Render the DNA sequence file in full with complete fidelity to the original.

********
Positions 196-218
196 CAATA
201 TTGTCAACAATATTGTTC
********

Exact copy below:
Positions 196-218
196 CAATA
201 TTGTCAACAATATTGTTC